Apple released its Snow Leopard into the wild a little early, while Microsoft revealed its release plans for Windows 7 this week.
Apple began shipping its newest operating system to customers on Friday, a little earlier than expected. Mac OS X Snow Leopard is not as much about adding new features as it is about refining the code in the operating system. For instance, according to Apple, 90 percent of the Mac OS X code has been worked on for the Snow Leopard release.
The CNET Reviews team took the new OS for a spin and :
Interface enhancements like Expose in the Dock and better file and folder viewing in Stacks make finding apps and files much easier. A completely overhauled QuickTime X now sports a cleaner interface and recording tools. The much-anticipated Exchange support across Mail, the Address Book, and iCal is huge for those who take their Macs to work.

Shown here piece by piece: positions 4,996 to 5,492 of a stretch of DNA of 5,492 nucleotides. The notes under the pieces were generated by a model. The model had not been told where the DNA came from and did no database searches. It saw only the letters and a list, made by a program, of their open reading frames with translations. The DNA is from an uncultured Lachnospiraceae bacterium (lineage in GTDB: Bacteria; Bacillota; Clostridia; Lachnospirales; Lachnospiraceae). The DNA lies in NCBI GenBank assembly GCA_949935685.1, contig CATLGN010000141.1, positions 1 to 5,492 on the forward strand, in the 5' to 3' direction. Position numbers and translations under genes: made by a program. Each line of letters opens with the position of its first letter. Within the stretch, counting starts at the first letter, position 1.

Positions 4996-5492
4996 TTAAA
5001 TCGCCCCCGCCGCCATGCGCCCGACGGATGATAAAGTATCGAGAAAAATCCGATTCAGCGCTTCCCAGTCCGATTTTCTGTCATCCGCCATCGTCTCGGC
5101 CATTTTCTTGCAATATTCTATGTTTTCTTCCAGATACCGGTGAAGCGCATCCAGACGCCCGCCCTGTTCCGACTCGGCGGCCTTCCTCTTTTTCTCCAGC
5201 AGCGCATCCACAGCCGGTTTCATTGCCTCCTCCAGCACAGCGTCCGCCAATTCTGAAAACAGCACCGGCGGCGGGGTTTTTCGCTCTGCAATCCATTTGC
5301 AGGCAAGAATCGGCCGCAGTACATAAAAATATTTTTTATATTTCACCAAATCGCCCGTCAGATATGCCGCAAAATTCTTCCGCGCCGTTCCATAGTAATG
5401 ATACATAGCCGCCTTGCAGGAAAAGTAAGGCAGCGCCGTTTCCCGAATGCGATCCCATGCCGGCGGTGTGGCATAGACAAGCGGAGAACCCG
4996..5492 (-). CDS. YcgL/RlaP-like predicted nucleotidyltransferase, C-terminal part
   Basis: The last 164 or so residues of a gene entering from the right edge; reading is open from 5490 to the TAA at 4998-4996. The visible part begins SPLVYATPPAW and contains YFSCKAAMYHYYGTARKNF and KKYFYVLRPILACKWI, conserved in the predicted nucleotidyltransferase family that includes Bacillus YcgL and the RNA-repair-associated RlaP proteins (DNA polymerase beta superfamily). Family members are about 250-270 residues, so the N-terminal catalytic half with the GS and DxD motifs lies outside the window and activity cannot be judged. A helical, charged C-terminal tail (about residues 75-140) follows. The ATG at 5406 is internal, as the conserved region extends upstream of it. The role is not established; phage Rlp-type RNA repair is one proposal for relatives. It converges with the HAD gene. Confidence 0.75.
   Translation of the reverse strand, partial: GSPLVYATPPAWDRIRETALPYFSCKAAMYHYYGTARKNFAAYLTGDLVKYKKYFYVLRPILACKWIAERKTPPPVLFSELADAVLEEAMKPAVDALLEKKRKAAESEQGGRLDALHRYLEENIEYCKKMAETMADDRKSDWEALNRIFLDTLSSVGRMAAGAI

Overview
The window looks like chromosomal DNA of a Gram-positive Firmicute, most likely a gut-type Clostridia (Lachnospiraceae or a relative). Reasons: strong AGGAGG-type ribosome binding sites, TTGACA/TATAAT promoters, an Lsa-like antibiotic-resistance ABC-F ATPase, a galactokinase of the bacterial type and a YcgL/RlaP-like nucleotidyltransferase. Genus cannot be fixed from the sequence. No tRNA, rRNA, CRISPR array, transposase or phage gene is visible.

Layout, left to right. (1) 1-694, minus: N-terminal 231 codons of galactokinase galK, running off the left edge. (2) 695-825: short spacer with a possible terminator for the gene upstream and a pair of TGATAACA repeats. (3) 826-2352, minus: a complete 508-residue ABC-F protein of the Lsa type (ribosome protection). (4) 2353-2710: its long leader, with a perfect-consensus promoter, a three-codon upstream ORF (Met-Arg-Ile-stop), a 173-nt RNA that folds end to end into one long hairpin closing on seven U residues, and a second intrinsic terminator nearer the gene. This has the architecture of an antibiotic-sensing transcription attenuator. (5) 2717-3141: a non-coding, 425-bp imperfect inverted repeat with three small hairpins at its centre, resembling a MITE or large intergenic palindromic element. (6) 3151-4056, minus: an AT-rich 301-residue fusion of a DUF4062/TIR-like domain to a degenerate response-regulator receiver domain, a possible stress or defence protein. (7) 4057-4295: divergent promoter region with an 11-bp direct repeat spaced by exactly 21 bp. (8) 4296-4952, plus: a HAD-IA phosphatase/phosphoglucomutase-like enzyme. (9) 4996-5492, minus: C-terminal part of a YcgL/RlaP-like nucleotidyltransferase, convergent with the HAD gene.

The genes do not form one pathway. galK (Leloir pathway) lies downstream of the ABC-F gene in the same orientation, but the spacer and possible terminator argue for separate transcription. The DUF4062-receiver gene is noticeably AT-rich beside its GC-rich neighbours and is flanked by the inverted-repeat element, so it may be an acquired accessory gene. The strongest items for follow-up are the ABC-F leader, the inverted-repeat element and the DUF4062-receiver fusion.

However, the team notes that Snow Leopard will work only on Intel-powered Macs; PowerPC users are out of luck.
Snow Leopard could include some features that would make it secure, or at least push it closer to the level of security that Vista and Windows 7 have, experts said this week.
Contrary to popular belief, Macintosh is not more secure from a software standpoint than modern Windows; it's merely safer to use because malware writers prefer to target the platform with the biggest install base, according to Charlie Miller and Dino Dai Zovi, co-authors of The Mac Hacker's Handbook, which came out this spring.
"Apple hasn't implemented all the security features that Vista has," Miller said. "They made some improvements in Leopard, but they are still behind."
Researchers who hack the Mac OS
Mac OS X Snow Leopard will cost $29 as an upgrade for Leopard users. For Mac OS X Tiger users, the Mac Box Set, which includes Mac OS X Snow Leopard, iLife '09 and iWork '09, will cost $169.
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